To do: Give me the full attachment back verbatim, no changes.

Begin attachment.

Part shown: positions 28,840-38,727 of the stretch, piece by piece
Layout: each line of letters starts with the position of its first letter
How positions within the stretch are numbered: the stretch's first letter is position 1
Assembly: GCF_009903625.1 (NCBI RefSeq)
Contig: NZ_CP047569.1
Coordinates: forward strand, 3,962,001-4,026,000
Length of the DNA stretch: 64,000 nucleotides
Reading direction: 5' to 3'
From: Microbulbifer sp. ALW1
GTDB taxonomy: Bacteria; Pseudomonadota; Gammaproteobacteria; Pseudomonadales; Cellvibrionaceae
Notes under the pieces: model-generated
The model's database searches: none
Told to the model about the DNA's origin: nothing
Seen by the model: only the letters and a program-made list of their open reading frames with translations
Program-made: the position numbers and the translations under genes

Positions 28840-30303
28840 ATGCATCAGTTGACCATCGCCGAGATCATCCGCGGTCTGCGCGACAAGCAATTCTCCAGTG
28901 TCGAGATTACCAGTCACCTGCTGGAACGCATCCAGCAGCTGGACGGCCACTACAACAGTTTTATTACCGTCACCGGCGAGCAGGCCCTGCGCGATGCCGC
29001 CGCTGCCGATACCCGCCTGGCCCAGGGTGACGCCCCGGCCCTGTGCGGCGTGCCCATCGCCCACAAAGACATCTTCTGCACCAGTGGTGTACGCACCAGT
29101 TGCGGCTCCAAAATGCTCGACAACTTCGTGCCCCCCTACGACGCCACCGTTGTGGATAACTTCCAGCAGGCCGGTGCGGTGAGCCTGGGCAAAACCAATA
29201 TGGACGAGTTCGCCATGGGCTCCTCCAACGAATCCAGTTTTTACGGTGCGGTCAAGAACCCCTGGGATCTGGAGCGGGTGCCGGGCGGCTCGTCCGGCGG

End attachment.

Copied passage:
Part shown: positions 28,840-38,727 of the stretch, piece by piece
Layout: each line of letters starts with the position of its first letter
How positions within the stretch are numbered: the stretch's first letter is position 1
Assembly: GCF_009903625.1 (NCBI RefSeq)
Contig: NZ_CP047569.1
Coordinates: forward strand, 3,962,001-4,026,000
Length of the DNA stretch: 64,000 nucleotides
Reading direction: 5' to 3'
From: Microbulbifer sp. ALW1
GTDB taxonomy: Bacteria; Pseudomonadota; Gammaproteobacteria; Pseudomonadales; Cellvibrionaceae
Notes under the pieces: model-generated
The model's database searches: none
Told to the model about the DNA's origin: nothing
Seen by the model: only the letters and a program-made list of their open reading frames with translations
Program-made: the position numbers and the translations under genes

Positions 28840-30303
28840 ATGCATCAGTTGACCATCGCCGAGATCATCCGCGGTCTGCGCGACAAGCAATTCTCCAGTG
28901 TCGAGATTACCAGTCACCTGCTGGAACGCATCCAGCAGCTGGACGGCCACTACAACAGTTTTATTACCGTCACCGGCGAGCAGGCCCTGCGCGATGCCGC
29001 CGCTGCCGATACCCGCCTGGCCCAGGGTGACGCCCCGGCCCTGTGCGGCGTGCCCATCGCCCACAAAGACATCTTCTGCACCAGTGGTGTACGCACCAGT
29101 TGCGGCTCCAAAATGCTCGACAACTTCGTGCCCCCCTACGACGCCACCGTTGTGGATAACTTCCAGCAGGCCGGTGCGGTGAGCCTGGGCAAAACCAATA
29201 TGGACGAGTTCGCCATGGGCTCCTCCAACGAATCCAGTTTTTACGGTGCGGTCAAGAACCCCTGGGATCTGGAGCGGGTGCCGGGCGGCTCGTCCGGCGG